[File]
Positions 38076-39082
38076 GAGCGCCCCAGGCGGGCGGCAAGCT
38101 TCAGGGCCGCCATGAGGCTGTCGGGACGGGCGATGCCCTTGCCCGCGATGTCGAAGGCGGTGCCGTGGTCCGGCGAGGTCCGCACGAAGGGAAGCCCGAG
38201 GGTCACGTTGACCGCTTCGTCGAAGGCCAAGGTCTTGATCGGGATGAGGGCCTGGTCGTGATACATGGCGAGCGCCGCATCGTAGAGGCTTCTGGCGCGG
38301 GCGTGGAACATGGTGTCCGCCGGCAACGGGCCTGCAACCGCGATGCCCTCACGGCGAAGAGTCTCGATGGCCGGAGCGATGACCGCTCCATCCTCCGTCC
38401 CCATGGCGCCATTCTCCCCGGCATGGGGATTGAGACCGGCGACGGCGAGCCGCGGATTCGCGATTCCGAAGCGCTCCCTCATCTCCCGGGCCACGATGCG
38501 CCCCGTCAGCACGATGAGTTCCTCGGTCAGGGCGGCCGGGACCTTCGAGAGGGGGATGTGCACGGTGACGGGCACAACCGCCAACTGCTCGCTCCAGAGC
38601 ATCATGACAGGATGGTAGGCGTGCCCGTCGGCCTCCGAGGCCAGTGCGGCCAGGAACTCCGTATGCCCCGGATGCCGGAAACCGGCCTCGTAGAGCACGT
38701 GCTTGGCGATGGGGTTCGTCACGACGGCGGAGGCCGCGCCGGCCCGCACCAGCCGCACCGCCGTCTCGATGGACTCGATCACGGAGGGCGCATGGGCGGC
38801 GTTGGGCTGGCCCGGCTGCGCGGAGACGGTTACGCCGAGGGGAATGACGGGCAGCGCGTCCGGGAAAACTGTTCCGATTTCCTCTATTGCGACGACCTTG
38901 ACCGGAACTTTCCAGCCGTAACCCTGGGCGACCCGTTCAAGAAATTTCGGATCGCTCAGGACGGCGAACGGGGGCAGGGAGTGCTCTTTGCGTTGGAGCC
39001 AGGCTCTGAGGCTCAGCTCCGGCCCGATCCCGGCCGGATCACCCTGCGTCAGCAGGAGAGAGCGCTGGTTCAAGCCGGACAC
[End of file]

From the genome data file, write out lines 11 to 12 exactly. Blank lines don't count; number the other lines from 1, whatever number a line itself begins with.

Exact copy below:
38901 ACCGGAACTTTCCAGCCGTAACCCTGGGCGACCCGTTCAAGAAATTTCGGATCGCTCAGGACGGCGAACGGGGGCAGGGAGTGCTCTTTGCGTTGGAGCC
39001 AGGCTCTGAGGCTCAGCTCCGGCCCGATCCCGGCCGGATCACCCTGCGTCAGCAGGAGAGAGCGCTGGTTCAAGCCGGACAC